Sickle beta thalassemia

Hemoglobin sickle-beta thalassemia, Hb S beta-thalassemia, Sickle cell - beta-thalassemia disease, HbS - beta-thalassemia, HbS-beta-thalassemia syndrome, Sickle cell-beta-thalassemia disease syndrome

Overview

Type of disease: Rare Condition or Disease

Sickle beta thalassemia (S/ßTh) is a rare genetic condition. S/ßTh affects the number or shape of the red blood cells in the body. Normally, the red blood cells are round and donut-shaped. They bring the oxygen we breathe from our lungs to different parts of our body. Those with S/ßTh make some red blood cells that are crescent or sickle shaped rather than a round, donut shape. These sickle shaped cells do not last as long as normal red blood cells and die off. This can lead to anemia (a low number of red blood cells). The sickle or crescent shaped cells also tend to get stuck in blood vessels. When this happens, some parts of the body may not get enough blood. If red blood cells are not able to move through the blood vessels, parts of the body cannot get enough oxygen. Therefore, it is very important for our bodies to have an adequate number of red blood cells.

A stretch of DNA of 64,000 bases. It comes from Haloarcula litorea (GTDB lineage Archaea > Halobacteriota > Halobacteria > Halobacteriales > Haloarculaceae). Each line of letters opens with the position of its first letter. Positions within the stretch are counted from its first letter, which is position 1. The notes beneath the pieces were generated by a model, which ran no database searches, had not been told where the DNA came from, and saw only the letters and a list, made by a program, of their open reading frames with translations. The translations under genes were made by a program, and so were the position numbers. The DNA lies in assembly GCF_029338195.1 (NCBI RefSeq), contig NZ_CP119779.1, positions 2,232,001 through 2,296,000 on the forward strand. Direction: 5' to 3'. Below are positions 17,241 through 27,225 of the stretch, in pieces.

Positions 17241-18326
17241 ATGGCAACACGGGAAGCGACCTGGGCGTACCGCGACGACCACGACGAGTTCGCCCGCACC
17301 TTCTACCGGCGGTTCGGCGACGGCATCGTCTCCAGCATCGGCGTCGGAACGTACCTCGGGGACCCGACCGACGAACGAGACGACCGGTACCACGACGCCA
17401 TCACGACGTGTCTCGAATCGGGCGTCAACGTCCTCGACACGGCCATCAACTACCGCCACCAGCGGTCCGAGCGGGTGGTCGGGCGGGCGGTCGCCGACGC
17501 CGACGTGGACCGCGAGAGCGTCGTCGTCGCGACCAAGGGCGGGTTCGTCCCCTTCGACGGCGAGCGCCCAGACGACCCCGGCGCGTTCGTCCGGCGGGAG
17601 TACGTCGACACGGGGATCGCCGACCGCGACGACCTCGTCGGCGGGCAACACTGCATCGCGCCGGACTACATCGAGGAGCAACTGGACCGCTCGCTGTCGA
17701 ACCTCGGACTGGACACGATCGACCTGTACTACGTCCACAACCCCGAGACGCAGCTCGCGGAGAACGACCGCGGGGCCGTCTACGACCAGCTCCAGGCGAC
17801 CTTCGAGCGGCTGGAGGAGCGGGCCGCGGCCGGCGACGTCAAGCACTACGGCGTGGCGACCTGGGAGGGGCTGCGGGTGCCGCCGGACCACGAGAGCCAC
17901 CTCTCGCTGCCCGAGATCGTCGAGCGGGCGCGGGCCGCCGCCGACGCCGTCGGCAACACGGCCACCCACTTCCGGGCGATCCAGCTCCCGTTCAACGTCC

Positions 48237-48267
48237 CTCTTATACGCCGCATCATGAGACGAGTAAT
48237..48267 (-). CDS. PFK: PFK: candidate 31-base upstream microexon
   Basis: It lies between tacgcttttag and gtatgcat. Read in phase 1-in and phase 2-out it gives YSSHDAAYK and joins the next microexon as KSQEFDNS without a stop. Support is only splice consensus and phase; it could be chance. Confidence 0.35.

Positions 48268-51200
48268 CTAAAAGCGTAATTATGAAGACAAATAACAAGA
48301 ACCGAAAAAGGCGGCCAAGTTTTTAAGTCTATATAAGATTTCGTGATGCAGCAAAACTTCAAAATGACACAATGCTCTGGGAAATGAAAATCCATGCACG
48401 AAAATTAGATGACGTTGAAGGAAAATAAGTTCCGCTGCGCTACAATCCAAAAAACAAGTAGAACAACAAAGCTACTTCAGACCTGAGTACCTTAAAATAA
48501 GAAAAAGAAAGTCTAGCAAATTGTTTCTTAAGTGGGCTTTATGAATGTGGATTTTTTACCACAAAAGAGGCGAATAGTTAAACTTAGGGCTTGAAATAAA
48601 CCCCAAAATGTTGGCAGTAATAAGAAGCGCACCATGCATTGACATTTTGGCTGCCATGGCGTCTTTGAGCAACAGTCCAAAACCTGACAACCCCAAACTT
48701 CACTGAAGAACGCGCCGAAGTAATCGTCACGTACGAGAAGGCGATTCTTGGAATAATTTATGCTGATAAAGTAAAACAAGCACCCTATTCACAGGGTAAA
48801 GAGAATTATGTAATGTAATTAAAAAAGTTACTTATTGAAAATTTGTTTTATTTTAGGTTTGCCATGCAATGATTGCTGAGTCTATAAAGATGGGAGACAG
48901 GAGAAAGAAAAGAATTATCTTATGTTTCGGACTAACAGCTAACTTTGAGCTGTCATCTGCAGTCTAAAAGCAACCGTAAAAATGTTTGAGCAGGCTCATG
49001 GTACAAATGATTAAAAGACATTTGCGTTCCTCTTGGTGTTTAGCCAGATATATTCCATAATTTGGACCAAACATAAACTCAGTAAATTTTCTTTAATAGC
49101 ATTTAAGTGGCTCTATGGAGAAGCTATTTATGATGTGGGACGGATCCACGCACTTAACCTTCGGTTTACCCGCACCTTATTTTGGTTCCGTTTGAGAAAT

Those affected by S/ßTh may develop signs a couple of months after birth. The symptoms of this condition are similar to that of sickle cell disease, but may be less severe. These include pale skin, sleeping longer or more often, tiredness, difficulty breathing, pain or swelling in the hands or feet, and cold hands or feet. If untreated, this disorder can lead to organ failure and death. Many of these complications can be prevented with early detection and lifelong management with appropriate medications, fluids, and blood transfusions. Many babies are screened for S/ßTh at birth so that treatment can begin early, but the conditions included in newborn screening differ from state to state. For more information, visit Baby’s First Test. . S/ßTh is an autosomal recessive trait. A genetic counselor can help you understand the genetics. Also talk with your doctor and specialists to decide on the best treatment plan. Support groups are also a good source of information.

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